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Syringe caps to combat spread of infectious diseases
Irish Examiner 29/06/2007

By Cormac O'Keeffe

NEW colour-coded syringe caps are to be given to injecting cocaine users in a bid to combat the spread of infectious diseases.

The caps fit on to syringes used by addicts and will help distinguish their own needles from that of other users.

This will help prevent the spread of hepatitis C and HIV. The caps are to be made available at needle exchanges and methadone clinics in the next few weeks.

The caps are part of a new harm reduction campaign by voluntary drug bodies in Dublin with the assistance of the Health Service Executive (HSE).

Research for the campaign showed a high level of accidental or indirect sharing of injecting equipment among cocaine addicts.

The campaign also plans to issue injecting users with their own individual kits, with all the injecting equipment they need.

The campaign was launched yesterday at a conference on cocaine at Croke Park in Dublin. It was attended by more than 300 drug workers from across the country and the new Drugs Strategy Minister Pat Carey.

Conference organisers said another 300 people wanted to attend, such was the demand for information on cocaine, but they couldn't be accommodated.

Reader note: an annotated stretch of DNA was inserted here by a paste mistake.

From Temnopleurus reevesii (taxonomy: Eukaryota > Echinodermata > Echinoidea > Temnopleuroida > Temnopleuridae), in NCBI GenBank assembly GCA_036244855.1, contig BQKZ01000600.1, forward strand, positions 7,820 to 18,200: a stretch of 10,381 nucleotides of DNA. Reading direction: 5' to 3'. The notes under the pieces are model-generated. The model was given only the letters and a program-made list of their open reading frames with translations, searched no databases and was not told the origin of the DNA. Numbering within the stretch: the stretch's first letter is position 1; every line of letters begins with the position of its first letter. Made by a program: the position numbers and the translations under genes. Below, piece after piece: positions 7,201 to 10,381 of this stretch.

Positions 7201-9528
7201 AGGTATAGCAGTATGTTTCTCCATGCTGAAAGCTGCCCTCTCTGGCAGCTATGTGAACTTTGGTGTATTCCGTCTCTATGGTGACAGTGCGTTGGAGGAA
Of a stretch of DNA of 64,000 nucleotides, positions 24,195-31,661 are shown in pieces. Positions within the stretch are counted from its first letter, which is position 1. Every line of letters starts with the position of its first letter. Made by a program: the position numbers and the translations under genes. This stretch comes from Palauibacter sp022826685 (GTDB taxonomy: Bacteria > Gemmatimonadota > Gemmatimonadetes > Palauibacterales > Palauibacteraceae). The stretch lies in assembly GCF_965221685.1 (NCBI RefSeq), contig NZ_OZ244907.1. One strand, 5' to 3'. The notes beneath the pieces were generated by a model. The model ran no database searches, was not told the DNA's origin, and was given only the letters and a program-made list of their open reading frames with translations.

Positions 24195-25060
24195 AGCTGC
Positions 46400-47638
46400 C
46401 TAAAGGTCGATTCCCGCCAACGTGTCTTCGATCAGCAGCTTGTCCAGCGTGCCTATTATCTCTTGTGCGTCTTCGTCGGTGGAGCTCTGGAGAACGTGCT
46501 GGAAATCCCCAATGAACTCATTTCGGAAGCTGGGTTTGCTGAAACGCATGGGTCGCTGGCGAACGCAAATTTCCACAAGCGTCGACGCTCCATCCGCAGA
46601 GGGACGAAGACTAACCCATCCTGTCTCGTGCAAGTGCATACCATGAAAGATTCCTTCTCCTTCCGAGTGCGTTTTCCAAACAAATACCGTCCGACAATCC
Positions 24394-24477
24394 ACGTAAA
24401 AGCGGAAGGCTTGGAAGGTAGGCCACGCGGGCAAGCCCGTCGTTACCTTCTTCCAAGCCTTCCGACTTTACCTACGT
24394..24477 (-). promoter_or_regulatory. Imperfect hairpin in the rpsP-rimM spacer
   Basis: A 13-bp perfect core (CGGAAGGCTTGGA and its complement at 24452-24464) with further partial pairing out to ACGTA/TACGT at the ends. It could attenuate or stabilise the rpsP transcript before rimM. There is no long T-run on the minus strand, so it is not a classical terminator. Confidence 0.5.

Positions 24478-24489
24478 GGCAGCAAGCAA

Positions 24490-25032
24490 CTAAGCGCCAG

The conference was organised by the National Drugs Strategy Team and the SAOL Project, which works with female drug users in Dublin.

The voluntary agencies involved in the new harm reduction campaign are Anna Liffey Drug Project, Merchants Quay, UISCE and SAOL.

The campaign designed three sets of posters with cartoons showing cocaine users how to safely prepare and inject the drug.

A second initiative, designed by SAOL, was also launched at the conference. The cocaine resource pack shows drug workers how to help cocaine users and provides them with the tools, including a CD, to help identify the triggers for their cravings and how to cope with them.

The pack can be accessed on www.saolproject.ie.